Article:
By Annie Langois
When you think about rainforests, you might picture lush jungles full of exotic wildlife, like monkeys and parrots. While this is true of tropical rainforests found in warmer climates, we have rainforests right here at home. British Columbia is home to about 25 per cent of the world’s coastal temperate rainforests. This ecosystem occurs on west-facing coastal mountains along the Pacific coast. Another patch of temperate rainforest in North American is located in the Appalachian Mountains, in the United States. Elsewhere in the world, they are found in South America, Europe, Asia, Australia and New Zealand.
So how does this unique ecosystem work? In North America, rainforests are defined as areas with annual precipitation of 200 to 400 centimetres, an annual temperature somewhere between 4oC and 12oC, a closed canopy of trees that hides most of the sky and a spot where trees form most of the vegetation. Warm oceanic currents create the Pacific Coast’s distinctive climate. And since very little sunlight reaches the ground due to its closed canopy, there’s not a lot of undergrowth. Instead, many of the plants found in the coastal rainforest grow directly on trees! Trees living in the rainforest have adapted to this lack of light by producing seedlings that have the ability to grow in the shade or natural openings. Also, being a very humid environment, most tree species in the rainforest don’t require wildfire to regenerate, as some of the coniferous trees in our forests do. The forest is kept humid during the summer months through the trees themselves which extract water from the foggy air, turn into condensation on the trees’ needles and leaves and drip to the ground (known as fog drips).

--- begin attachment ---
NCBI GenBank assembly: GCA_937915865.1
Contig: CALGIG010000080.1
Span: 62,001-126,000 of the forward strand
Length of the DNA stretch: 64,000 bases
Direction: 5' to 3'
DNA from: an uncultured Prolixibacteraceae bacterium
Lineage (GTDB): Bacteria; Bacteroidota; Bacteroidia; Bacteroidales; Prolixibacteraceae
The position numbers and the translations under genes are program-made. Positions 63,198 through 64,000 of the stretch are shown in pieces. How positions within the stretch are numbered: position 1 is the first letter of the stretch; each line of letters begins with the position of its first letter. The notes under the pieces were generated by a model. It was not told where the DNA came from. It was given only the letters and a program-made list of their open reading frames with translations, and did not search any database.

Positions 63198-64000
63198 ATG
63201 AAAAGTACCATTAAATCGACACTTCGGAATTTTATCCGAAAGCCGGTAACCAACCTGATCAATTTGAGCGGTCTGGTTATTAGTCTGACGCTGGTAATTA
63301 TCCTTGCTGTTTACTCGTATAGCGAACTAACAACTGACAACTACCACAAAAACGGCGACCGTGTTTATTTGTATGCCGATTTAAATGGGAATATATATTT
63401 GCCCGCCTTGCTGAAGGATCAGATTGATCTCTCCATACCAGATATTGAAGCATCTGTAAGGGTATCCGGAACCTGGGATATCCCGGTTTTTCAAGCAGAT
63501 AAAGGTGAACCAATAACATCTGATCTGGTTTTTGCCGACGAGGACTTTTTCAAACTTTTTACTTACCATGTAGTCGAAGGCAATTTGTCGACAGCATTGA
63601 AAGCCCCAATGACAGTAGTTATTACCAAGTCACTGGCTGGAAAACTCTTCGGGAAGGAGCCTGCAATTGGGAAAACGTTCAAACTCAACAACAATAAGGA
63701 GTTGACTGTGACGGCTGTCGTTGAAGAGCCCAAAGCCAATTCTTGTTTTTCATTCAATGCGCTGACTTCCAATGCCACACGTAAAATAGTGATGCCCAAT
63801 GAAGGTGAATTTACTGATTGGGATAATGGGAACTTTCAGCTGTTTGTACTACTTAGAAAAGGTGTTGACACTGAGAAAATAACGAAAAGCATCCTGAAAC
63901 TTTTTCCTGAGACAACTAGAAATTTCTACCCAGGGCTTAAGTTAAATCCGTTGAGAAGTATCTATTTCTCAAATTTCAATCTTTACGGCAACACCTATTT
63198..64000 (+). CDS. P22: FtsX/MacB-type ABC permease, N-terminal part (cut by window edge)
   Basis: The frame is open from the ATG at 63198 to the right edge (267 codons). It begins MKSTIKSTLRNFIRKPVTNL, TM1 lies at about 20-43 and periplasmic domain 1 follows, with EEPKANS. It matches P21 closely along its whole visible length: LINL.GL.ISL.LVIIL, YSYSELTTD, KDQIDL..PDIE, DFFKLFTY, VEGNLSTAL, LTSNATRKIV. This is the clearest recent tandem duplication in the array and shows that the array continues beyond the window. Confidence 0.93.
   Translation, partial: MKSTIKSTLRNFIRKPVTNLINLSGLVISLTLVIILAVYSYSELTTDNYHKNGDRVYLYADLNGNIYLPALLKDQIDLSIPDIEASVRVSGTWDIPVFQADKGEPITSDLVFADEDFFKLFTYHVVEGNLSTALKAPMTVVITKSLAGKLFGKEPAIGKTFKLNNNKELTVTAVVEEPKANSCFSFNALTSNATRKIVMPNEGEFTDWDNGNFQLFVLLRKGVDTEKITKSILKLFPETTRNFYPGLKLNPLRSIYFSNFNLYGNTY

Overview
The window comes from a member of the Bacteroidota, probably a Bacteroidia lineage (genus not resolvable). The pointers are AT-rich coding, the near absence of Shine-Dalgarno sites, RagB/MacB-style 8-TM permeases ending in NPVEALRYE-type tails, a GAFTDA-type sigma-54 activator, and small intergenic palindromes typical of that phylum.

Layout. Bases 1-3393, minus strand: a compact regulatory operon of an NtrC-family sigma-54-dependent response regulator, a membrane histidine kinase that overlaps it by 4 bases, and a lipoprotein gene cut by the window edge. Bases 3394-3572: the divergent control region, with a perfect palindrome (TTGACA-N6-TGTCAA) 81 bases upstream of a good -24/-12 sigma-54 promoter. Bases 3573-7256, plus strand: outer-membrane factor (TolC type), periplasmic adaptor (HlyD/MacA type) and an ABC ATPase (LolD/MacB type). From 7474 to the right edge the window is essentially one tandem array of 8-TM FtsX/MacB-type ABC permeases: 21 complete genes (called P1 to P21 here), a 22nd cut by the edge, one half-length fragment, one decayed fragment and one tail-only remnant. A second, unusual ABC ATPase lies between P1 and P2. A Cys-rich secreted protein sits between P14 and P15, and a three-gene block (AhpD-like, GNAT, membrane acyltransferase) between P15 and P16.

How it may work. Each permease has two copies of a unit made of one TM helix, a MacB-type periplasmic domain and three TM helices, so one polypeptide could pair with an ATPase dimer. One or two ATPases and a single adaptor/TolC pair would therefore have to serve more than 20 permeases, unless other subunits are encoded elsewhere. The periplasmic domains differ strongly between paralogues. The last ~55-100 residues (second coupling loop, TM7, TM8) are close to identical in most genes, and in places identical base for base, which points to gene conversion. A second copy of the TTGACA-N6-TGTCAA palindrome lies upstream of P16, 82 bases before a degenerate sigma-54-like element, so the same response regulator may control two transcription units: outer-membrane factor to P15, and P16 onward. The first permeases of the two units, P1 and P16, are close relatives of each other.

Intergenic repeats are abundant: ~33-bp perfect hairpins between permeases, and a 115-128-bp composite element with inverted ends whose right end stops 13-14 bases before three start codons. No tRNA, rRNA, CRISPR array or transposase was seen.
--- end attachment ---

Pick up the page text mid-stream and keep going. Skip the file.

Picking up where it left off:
Rainforests are some of the most productive ecosystems on Earth. They’re home to an astounding number of the world’s living organisms. British Columbia’s coastal rainforest is home to many species of mosses, ferns and coniferous trees, like the sitka spruce and the western red cedar. The wild Pacific salmon, the spirit bear (a white form of black bear); the marbled murrelet, the wolf and the bald eagle are some of the wildlife species that call this forest home.
In order for this ecosystem to function properly and sustain this staggering number of species, every component of the forest has a role, from fallen logs on the ground that house countless invertebrates to the high branches of trees where a great variety of birds thrive. Rainforests are responsible for almost one-third of the total oxygen production through its high photosynthesis rate, making them indispensable to maintain the composition of our atmosphere. Unfortunately, the main threat to our own coastal rainforests is deforestation.